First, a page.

As our society evolves and schools work to meet the needs of learners, educators need to develop new skills, knowledge, and mindsets. Working with teachers across diverse has given me insight into how they want to learn and what they want out of their professional learning opportunities. This series will feature a more in depth look at each of the 10 characteristics of professional learning that shifts practices.
Part 4 of this series is focused on creating safe learning environments.
According to Maslow’s hierarchy of needs, a safe environment is a foundational to powerful learning. Many of us also know from our own learning experiences that without a safe environment where you feel your ideas are valued and you are encouraged to question and be open about strengths and challenges, it is unlikely that much learning will take place.
Recently I spent the day with a group of teachers, who are colleagues but do not typically work together as a team. We spent a few minutes at the beginning of the day talking about goals and then generated a list of community agreements to ensure we met the desired goals for the day. The teachers described how they wanted to interact and the type of learning environment that they felt would be most productive and effective.
Here are some of the agreements that were generated. (These are just to give you an idea of what was created but the power comes from the learners in the room generating the ideas themselves.)
- Seek to improve learning (students and educators)
- Be solution oriented
- Focus reflection how to improve your work, not others
- Hard on content, soft on people
- Honor and encourage all voices in the room
This simple activity created a space where teachers felt safe and began to open up about the strengths and challenges in their classrooms. I noticed, however, how fragile that space could be. Although the teachers were empowered to solve their problems, the tone shifted from inquiry to compliance very quickly when someone with authority such as the principal or coach began to tell rather than question. This is why the facilitation role in a group is a delicate balance. There were certainly times where some clarification or direction was needed to move the team forward to meet their goals; however, attending to the dynamics of the participants highlighted the importance of questioning over telling to empower authentic problem solving. Listening to these teachers and the level of expertise and professionalism validated how important it is to create conditions where teachers feel safe to truly let down their guards and learn together.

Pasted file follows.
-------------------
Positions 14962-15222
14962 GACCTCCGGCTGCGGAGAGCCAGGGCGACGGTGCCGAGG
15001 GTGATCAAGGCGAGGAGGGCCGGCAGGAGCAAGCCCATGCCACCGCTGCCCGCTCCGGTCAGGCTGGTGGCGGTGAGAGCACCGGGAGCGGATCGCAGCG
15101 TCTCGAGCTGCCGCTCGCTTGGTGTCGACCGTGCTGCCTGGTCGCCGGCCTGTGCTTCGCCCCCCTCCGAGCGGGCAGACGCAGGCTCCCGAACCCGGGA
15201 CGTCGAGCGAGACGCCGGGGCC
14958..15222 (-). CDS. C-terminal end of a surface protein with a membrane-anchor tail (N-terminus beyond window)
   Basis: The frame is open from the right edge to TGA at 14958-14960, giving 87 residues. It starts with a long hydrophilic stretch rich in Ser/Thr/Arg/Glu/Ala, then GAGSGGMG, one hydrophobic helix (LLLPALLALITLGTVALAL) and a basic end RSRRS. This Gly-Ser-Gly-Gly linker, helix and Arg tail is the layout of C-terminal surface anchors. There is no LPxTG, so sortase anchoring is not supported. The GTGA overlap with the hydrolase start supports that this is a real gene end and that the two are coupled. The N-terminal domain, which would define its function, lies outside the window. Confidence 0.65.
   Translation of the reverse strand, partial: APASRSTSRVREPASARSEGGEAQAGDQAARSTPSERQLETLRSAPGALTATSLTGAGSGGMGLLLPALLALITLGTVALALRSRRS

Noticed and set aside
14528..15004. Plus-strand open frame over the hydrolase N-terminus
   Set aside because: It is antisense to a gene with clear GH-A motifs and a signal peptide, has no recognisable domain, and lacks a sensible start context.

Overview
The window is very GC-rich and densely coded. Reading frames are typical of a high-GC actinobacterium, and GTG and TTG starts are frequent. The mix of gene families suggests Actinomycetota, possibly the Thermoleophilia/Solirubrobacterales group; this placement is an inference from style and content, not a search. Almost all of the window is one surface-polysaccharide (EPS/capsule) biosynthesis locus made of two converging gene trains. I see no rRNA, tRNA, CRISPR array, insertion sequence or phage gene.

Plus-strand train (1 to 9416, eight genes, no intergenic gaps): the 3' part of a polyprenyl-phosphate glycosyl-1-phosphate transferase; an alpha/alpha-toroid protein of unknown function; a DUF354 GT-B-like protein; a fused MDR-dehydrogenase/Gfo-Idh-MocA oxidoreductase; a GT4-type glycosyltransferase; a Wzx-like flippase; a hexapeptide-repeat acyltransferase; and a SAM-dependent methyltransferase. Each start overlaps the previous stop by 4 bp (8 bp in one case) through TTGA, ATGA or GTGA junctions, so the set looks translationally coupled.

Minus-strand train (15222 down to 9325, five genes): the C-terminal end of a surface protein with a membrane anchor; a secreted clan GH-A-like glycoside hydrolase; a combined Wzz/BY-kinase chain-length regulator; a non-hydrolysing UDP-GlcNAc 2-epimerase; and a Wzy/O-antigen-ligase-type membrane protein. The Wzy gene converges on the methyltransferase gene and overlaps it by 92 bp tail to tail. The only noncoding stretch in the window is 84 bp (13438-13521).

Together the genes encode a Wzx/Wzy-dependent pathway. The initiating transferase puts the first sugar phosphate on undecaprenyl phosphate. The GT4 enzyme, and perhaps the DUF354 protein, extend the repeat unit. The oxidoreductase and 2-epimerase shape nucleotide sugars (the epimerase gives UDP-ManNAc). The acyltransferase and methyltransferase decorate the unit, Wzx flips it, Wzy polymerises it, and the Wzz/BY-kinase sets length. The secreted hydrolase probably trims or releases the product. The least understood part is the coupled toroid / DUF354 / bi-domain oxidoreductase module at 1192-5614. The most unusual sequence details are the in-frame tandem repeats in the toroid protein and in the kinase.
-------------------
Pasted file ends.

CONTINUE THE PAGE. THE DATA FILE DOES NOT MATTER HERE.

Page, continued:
At the end of the day I asked how productive they felt the day was and what the next steps might be to move forward. What has stuck with me since this day was a teacher’s reflection, “We are capable of solving our own problems if we are given the time and the permission to figure it out.” At first I was struck by the the word permission but as I probed more, she was referring to the safe space to admit what wasn’t working and the opportunity to generate new ideas within a problem solving community. They had been so caught up in the notion that they just had to implement required mandates and hadn’t had the time nor “permission” to figure out how to best meet the needs of the learners in their classrooms.
In this regard, safety in professional learning is not about maintaining the status quo, it’s about creating the conditions where there is a level of trust to share ideas, opportunities to practice and get better, and transparency about what is being learned to collectively move forward. How are you creating the conditions to ensure the learners have the permission and space to solve the problems that are meaningful and relevant to them?
“Trust demands courage; the courage to let go, the courage to trust others, and, more than anything, the courage to jump the knowing-doing gap.”
David Price– Open- How We Will Live, Work and Learn in the Future
This is the 4th part of 5 part series on the 10 Characteristics of Professional Learning that Shifts Practice. Check out the rest of the series: